I haven't been really using the memo feature of YNAB, so I will start using that as it is a useful thing to have filled out for retroactive analysis.

    Living without stuff applies to the budget as well. Anything that I can live without in my budget will go. As I said above, at the end of the day, the buget is a simple tool that you use to get a number that you use for other things.

    But does it have to stop there?

  3. Do more with the budget
    I now want my budget to tell me more things. I think I can do this by getting creative in the way that I use it.

    Of course, categories that can logically be joined together will be joined together, like all of my subscriptions. But there are other categories that I have put together, like 'Entertainment', 'Dining out', and 'Going out'.

    It might seem weird to bunch all of those together, but it is my attempt at making my budget do more for me than simply spit out a number of how much I spent last month.

    I can use my budget to track how different things make me feel.

Here is my new budget:

These might seem like very subjective categories. What is a 'Good times > With friends'? What about 'Good times > Ehh wasn't that great'? What's that?

Those are good questions. I'll get back to you with the answer after a few months.

I wanted to make my new budget more meaningful beyond simply keeping track of numbers. In my last budget, I created a bunch of categories I never even used. Having more categories doesn't necessarily make it better.

In accordance with the goal of simplification, I also thought about ways to reduce the total number of categories.

One idea was to categorize things by the feeling they produced instead of what it was. You could call this a derivative category. For example, 'Dining out' can be put into one of the categories under 'Good times'.

What is a 'Good times' you ask? I don't know, you tell me! If you go out to eat with a group of friends, is that a good time? If it wasn't you can put it under 'Ehh wasn't that great' and write why in the memo field.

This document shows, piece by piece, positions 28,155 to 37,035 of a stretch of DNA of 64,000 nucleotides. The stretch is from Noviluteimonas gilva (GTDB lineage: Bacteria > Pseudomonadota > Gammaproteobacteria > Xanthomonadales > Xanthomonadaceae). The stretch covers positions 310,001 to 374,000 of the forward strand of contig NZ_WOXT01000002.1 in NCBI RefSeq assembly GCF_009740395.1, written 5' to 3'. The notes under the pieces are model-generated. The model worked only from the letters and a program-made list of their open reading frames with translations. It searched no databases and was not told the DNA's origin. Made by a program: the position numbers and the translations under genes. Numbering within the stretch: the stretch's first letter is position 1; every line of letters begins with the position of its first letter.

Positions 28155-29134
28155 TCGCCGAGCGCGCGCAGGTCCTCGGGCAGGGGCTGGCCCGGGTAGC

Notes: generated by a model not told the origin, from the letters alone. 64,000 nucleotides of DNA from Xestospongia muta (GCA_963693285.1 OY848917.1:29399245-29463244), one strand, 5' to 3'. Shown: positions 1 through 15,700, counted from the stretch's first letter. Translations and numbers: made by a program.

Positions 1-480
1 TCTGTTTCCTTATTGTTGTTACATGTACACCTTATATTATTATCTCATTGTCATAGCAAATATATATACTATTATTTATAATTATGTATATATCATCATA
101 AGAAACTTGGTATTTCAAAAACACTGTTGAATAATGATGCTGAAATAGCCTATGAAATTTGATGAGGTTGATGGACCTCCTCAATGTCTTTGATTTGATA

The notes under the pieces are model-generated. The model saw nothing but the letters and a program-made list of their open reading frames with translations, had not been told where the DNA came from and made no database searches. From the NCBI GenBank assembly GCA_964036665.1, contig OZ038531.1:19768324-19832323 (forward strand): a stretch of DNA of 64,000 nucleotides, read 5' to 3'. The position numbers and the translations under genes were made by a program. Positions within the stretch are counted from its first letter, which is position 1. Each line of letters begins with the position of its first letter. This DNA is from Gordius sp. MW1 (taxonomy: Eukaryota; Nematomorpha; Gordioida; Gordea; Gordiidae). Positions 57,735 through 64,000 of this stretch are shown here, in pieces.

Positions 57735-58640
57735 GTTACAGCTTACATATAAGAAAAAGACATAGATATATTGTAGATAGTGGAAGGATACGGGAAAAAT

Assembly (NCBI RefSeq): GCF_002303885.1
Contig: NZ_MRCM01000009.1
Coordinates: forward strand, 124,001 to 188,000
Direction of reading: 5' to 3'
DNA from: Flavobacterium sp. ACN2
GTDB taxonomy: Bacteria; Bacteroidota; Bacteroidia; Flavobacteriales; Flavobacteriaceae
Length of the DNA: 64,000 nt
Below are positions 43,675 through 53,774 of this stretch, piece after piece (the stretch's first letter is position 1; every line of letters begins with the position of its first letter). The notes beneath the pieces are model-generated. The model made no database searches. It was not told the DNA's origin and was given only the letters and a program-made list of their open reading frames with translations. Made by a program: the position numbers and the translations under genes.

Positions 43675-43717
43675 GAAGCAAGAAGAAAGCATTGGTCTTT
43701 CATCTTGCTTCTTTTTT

The budget records more than just numbers now.

I'm also not going to be using the budgeting feature. I'm not trying to predict how much I'll spend. Right now I just want to measure it so I can input the value into the Goal 2 calculation.

Guys, I swear, this is just like a really long math problem. If you do good on it, you get an A in life.

There are a few things that I am really excited with about this budget.

  1. The 'Sleep late' category
    I have a category for going to sleep late? What does that mean? Well, If I go to sleep too late that I get out of bed in response to my alarm going off, I pay for that priviledge. Hmm, when I describe it that way, it sould kind of like a sacrifice to the alarm clock god.

    Alarm Clock God: known for his extraordinary abiliy of post-alarm wake-ups.

    So, what's gonna happen?

    Well, one of the things that I know I need is enough sleep. I consider enough if I can go to bed, get up and feel well-rested, without having to get up for something (like your alarm). If I have to get up in response to my alarm, I'm more likely to be in robot mode because I'll have to do a bunch of stuff.

    Where does the money go?


    And I have to make it go somewhere the next day.

    Whoa, it's almost like resolving the curse of have to.